Redland City Council is urging residents to take an active role in mosquito management and check their yards for possible breeding sites.
Mayor Karen Williams said recent rain coupled with warm weather could provide ideal breeding conditions for the saltmarsh (Aedes vigilax) and container (Aedes notoscriptus) mosquitoes.
“Council’s mosquito management team investigates known mosquito breeding sites across Redlands Coast and conducts regular ground and aerial treatments as required,” she said.
“We are encouraging residents to help Council in our efforts to reduce mosquito numbers by checking their own yards, especially during the peak breeding season from November to April.
“Mosquitoes don’t need much water to breed – even the water at the bottom of a pot plant base is enough.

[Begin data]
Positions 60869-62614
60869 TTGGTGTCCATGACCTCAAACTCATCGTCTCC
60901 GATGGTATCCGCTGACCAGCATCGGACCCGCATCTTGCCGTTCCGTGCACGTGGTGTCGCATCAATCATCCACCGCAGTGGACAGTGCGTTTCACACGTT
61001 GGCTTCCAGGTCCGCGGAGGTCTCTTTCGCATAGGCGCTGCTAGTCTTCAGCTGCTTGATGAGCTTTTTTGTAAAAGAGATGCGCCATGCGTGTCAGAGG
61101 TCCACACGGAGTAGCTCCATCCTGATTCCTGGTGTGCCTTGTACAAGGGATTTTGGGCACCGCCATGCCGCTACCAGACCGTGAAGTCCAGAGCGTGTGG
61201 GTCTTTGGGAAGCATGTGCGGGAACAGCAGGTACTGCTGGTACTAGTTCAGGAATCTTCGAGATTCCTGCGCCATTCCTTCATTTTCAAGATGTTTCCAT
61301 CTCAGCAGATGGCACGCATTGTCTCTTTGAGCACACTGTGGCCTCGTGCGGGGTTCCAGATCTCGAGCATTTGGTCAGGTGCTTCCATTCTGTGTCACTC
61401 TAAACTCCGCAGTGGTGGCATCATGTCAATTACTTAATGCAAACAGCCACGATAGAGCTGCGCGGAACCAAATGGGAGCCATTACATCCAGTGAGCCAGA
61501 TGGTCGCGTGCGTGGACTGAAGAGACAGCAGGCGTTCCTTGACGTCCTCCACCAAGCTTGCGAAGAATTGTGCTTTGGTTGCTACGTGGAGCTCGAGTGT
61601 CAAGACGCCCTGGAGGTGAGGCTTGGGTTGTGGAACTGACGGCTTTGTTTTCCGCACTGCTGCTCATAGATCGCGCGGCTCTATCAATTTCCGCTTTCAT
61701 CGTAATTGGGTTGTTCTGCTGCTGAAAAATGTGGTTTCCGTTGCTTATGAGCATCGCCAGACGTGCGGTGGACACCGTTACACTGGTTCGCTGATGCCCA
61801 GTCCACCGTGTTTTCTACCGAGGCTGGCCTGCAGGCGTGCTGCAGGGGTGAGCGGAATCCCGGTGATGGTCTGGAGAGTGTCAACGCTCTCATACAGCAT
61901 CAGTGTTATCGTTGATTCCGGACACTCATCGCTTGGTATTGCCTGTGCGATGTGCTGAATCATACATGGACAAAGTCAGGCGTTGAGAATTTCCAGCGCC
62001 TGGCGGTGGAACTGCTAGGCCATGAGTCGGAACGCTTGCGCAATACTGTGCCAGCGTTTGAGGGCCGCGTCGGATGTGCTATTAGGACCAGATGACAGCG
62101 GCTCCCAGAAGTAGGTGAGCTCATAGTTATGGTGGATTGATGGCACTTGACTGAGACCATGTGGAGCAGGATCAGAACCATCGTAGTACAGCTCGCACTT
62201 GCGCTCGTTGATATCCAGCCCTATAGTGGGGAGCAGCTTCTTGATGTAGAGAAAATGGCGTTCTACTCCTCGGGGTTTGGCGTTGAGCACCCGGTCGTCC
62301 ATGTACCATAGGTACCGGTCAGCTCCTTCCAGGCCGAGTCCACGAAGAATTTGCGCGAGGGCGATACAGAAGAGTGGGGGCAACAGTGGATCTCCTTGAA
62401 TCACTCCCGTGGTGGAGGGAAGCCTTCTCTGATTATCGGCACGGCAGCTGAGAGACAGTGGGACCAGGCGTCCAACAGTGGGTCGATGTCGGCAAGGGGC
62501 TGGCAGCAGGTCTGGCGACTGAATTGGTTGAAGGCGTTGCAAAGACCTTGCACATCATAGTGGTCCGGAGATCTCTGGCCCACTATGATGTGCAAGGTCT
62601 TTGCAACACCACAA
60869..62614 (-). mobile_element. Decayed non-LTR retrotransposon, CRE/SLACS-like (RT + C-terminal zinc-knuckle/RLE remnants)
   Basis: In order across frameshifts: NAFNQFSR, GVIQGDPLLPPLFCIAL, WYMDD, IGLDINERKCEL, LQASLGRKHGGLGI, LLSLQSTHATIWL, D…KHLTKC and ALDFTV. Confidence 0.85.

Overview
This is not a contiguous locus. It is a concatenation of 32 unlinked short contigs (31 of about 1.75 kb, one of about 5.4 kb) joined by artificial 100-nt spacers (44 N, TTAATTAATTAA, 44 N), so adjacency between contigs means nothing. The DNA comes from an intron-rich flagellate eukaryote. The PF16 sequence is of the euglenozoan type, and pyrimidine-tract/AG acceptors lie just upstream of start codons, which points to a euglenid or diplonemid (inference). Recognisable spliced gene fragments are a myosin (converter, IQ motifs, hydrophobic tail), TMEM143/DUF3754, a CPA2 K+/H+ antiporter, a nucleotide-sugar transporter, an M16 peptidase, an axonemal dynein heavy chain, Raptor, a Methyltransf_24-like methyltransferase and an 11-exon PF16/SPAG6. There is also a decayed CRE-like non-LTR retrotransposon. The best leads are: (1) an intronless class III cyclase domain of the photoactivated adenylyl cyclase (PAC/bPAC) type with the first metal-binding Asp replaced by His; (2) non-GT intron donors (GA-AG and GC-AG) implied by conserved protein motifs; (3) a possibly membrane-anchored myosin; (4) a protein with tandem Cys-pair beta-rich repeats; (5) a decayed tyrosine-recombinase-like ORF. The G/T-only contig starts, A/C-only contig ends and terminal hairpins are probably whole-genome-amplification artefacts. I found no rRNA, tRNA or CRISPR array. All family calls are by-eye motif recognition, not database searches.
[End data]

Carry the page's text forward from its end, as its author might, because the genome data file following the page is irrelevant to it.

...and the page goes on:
“Now is the perfect time to check your yard and empty water pooling in items such as toys, boats, fallen palm fronds, blocked roof gutters and old tyres.
“It’s also timely to check your insect screens are in good condition.
“For personal protection from mosquitoes, residents should avoid being outside during peak activity periods at dusk and dawn where possible, use insect repellent and wear light-coloured, long, loose-fitting clothing.”
Regional Mosquito Management Group chairman Cr Paul Golle (Division 3) said Council had a year-round program to manage mosquitoes, paying particular attention to coastal, saltmarsh and mangrove areas.
“Managing mosquitos is important for both health and amenity,” he said.
“In doing this, we target the mosquito larvae or ‘wrigglers’ before they can fly and bite, and start treatment programs as soon as larval breeding is detected,” he said.
“Council’s mosquito management team treats about 9500 hectares of land annually via ground and aerial application through the use of helicopters, quad bikes and drones.
“We also run an inspection program to monitor larvae numbers and the efficacy of our treatments.”
More information is available on Council’s mosquito management webpage